Athletes return when it counts.
Some athletes find it difficult to maintain such high levels of racing following the Olympics. Of these though, some have to ability to produce stellar seasons when it counts. This was the case of Erin Densham. Qualifying for London was a surprise given the dominance of the 3 « Emma’s » (Moffatt, Snowsill, Jackson). She clearly demonstrated her class and hushed many critics when she brought bronze home for Australia at the Olympics in 2012. Her return to the highest level will be an interesting one to follow but it will take time and will.
Most of the « veterans » of the circuit remain unknowns this season. WIll their maturity allow them to gradually set the tone on the circuit this year? Unfortunately « veterans » like Nicola Spirig (SUI) prefer to delay their return to WTS although Brett Sutton likely has a plan in mind.
Barbara Riveros (CHI) also remains a mystery. Training with Jamie Turne and his squad, she could find her best level once again.
A strong Canadian contingent?
Like in the mens race, World Series victories could be reserved for complete athletes. The best armed nation as a whole is probably Canada as it develops complete athletes who have been trained for triathlon.
Although Triathlon Canada has not been at the forefront of the international scence in recent years, their work with national coach Jamie Turner has allowed athletes to develop in an engaging and stimulating environment, allowing them to develop a very specific skillset.
Sarah Anne Brault, Ellen Pennock and Amelie Kretz have the chance to share training with Gwen Jorgensen and even Anne Haug (invited). Amelie Kretz, will debut in World Series this year. Her profile should enable her to quickly find her spot on the circuit. Joanna Brown alternated good and bad seasons. Similarly to Amelie Kretz and Ellen Pennock, all of them were Canadian medalist in the U23 World Championship in the past and they are far from saying their last word.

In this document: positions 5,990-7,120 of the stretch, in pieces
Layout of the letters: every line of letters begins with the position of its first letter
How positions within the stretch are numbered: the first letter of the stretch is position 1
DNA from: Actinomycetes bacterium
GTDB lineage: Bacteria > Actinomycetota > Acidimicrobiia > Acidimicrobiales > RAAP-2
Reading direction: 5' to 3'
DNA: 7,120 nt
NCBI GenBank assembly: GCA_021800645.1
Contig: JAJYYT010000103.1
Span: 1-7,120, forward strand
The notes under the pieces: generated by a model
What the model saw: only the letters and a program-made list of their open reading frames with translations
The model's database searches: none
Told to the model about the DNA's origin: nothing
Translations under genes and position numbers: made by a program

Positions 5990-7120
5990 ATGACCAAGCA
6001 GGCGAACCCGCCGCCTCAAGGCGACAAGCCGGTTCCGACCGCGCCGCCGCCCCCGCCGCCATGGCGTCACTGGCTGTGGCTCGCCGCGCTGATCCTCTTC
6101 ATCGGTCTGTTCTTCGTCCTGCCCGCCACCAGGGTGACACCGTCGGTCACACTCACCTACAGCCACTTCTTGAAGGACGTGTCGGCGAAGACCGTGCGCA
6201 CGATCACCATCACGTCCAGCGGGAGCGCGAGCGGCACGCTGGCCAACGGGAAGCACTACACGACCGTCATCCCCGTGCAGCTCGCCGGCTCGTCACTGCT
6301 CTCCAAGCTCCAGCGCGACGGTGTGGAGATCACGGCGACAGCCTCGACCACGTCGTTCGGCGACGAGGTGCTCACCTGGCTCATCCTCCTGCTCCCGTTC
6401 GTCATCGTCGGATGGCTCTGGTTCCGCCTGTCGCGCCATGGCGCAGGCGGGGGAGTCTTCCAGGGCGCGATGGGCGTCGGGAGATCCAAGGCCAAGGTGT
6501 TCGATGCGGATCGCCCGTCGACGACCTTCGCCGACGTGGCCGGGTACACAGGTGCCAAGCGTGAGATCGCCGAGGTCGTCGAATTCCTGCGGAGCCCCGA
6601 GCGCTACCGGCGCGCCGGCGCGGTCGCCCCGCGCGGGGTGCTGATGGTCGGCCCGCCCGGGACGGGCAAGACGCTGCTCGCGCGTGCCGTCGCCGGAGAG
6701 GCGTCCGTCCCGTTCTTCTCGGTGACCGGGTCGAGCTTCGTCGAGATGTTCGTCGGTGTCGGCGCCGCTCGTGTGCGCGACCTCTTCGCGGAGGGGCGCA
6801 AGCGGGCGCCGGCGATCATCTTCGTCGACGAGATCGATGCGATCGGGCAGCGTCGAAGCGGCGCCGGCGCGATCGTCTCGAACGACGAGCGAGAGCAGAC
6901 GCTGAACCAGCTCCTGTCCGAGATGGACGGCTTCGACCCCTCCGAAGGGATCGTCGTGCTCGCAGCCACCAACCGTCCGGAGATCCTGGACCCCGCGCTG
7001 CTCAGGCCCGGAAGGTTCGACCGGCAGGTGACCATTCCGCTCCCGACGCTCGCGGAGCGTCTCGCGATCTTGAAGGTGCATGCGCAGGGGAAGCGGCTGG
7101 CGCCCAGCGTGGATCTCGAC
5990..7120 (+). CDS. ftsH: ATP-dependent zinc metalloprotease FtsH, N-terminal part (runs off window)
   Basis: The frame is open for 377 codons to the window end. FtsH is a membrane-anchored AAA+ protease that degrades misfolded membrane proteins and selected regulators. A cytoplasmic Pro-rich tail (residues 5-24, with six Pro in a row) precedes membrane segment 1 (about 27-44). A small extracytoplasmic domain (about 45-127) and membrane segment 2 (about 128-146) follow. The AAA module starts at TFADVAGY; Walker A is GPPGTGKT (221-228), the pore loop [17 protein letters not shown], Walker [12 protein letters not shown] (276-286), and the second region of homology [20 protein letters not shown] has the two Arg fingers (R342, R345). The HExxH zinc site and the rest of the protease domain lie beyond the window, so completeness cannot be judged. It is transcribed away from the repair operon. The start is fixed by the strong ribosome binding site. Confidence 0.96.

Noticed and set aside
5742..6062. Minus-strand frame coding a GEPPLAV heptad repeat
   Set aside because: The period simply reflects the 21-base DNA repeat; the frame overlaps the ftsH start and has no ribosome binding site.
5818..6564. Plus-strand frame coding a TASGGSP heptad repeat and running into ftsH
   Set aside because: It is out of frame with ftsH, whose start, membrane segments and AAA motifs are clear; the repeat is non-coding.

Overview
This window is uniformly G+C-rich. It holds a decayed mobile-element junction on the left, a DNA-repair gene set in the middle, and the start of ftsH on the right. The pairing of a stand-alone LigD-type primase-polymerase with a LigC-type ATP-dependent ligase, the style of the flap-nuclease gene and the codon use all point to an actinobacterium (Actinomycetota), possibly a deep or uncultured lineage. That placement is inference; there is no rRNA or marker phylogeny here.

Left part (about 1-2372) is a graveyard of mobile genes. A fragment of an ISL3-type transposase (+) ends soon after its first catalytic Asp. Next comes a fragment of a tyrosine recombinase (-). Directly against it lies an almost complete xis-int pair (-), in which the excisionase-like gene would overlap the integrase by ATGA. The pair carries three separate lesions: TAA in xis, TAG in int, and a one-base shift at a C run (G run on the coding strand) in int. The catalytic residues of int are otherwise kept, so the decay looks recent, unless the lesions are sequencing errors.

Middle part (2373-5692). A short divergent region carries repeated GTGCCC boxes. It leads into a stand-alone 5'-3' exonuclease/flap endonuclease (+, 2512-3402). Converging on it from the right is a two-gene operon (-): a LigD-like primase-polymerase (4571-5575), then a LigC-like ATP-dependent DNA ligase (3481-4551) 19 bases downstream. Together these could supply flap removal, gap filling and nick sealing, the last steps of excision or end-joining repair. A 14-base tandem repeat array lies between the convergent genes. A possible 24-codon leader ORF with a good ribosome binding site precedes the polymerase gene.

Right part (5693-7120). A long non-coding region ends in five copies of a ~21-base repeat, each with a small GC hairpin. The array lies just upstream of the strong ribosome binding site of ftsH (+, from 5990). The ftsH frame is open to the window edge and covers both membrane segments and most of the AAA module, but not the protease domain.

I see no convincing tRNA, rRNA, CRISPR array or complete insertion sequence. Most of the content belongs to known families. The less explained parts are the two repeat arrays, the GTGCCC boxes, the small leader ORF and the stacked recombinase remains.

To complete the team we should find Kirsten Sweetland and Paula Findlay (coached by Siri Lindley) again at their best. There is no doubt that they have the ability to grab a spot on the podium. When these athletes are confident and healthy, they are strong contendors.
In Auckland, 6 canadians will be present; a record for a « northern » country.
In the corridors of the ITU, it is often said that the Germans and Russians typically raise their standards in the approach of an Olympic Games.
The German team will count on the junior world champion, Laura Lindemann and U23 world champion, Sophia Saller .Both athletes could quickly stand out on the sprint distance.
Obviously, in this new emerging generation, France can also count on the likes of Audrey Merle and Cassandre Beaugrand. Both athletes are still very far from reaching their full potential though. France will also count on the return of Emmie Charayron. Now coached by Laurent Vidal and sharing her training with Andrea Hewitt and Alexandra Cassan-Ferrier, the former world junior champion (2009) could find new form.
Over the years we have seen Charlotte Bonin (ITA) progress season after season. It will be interesting to see how far this can get her. Her swimming background allows her to be in all the right places coming off the bike. She may perhaps be assissted by teammate Alice Betto.
Several athletes now come into question like, Japanese Juri Ide, Ai Ueda and Yuka Sato. Ueda can be effective when swimming is not followed by a hard effort on the bike. Juri Ide has consistently progressed in 2014 to pick up his first WTS podium in Chicago.
New Zealand in known to develop very strong athletes on the bike. Nicky Samuel and Kate Mcilroy will be interesting wild cards on courses with a demanding bike.
Polish Agnieszka Jerzyk, former U23 world champion had created the surprise in Yokohama by landing herself on the podium. There is no doubt that if she is able to improve hier swimming she can be an extremely dangerous athlete.
Finally, the biggest surprise could come from the return of Vanessa Fernandes. She ran a half marathon in January in the time of 1:14:17. Shehas announced her desire to make her return to triathlon. For now, we are still waiting to see her toe the line.